“As a tributary to the Nisqually River, Yelm Creek is a small, generally low gradient creek that flows nine miles, from its spring-fed source directly south of Yelm, to its confluence with the Nisqually River. A modest stream, about a foot wide near its beginning in rural farm and pasture land, then flows through the more urban area of town where it disappears during much of the year, lost to a low groundwater table and other factors. Eventually, it emerges again – above ground where closer to the river it becomes a robust, bountiful stream flowing over boulders, cobbles and gravels, supporting a healthy run of late run winter chum salmon in its final half mile.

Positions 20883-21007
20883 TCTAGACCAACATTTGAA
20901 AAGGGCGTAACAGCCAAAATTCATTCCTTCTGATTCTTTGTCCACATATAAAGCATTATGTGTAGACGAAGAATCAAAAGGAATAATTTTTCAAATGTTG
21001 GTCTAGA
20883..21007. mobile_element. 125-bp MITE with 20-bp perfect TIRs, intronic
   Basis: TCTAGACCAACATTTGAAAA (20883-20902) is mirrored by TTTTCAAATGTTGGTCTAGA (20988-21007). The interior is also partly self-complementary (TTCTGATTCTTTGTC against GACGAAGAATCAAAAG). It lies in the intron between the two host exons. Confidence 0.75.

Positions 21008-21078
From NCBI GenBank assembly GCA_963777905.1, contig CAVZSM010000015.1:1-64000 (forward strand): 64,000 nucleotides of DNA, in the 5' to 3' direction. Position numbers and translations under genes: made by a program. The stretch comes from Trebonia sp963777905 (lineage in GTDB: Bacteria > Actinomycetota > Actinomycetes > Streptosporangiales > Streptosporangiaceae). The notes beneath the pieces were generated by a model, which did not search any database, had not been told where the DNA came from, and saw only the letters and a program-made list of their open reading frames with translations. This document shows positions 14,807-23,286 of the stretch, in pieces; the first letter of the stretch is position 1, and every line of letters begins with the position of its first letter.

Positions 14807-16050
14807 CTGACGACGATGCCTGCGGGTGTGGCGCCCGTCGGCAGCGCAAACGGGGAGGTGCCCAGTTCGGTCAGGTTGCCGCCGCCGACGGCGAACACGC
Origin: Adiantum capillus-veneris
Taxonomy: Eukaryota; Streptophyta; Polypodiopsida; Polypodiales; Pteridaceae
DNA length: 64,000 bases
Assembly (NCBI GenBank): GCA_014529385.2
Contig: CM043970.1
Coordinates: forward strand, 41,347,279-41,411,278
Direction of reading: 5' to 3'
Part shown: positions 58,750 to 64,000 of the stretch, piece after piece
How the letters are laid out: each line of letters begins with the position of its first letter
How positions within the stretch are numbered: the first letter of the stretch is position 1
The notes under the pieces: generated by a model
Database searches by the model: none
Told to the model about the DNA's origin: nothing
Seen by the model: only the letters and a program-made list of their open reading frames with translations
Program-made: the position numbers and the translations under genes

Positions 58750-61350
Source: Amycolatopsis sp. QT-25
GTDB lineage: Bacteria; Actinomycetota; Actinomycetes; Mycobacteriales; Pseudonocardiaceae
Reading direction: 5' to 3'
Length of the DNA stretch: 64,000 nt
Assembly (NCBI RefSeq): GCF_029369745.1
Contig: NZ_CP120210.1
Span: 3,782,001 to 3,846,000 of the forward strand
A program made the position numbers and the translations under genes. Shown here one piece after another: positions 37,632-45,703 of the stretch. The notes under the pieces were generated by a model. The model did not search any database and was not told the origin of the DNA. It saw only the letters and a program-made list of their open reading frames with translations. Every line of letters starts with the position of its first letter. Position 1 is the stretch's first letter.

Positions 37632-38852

Yelm Creek was part of the traditional territory of the Nisqually Indian Tribe. Yelm is a Native American name translated to loosely mean ‘shimmering heat waves’.”
“Today, the lower half mile of Yelm Creek, still flowing abundantly year round, is essential habitat for a variety of salmon, especially for Nisqually winter chum, a genetically distinct run of chum that is the very last run of salmon that returns to the South Sound, beginning in December and lasting into January,” quoting the Stream Team.
– “Major phase of Ohop Creek restoration reaches important milestone”
“The project is aimed at improving habitat for Puget Sound chinook salmon, which is listed as threatened under the federal Endangered Species Act. The overall goal is to restore as many as 6 miles of the creek, at an estimated cost of $8 million-$10 million.
Ohop Creek is one of the three streams that support chinook in the Nisqually River watershed. The others are the Nisqually itself and the Mashel River,” by Kari Plog, Tacoma News Tribune.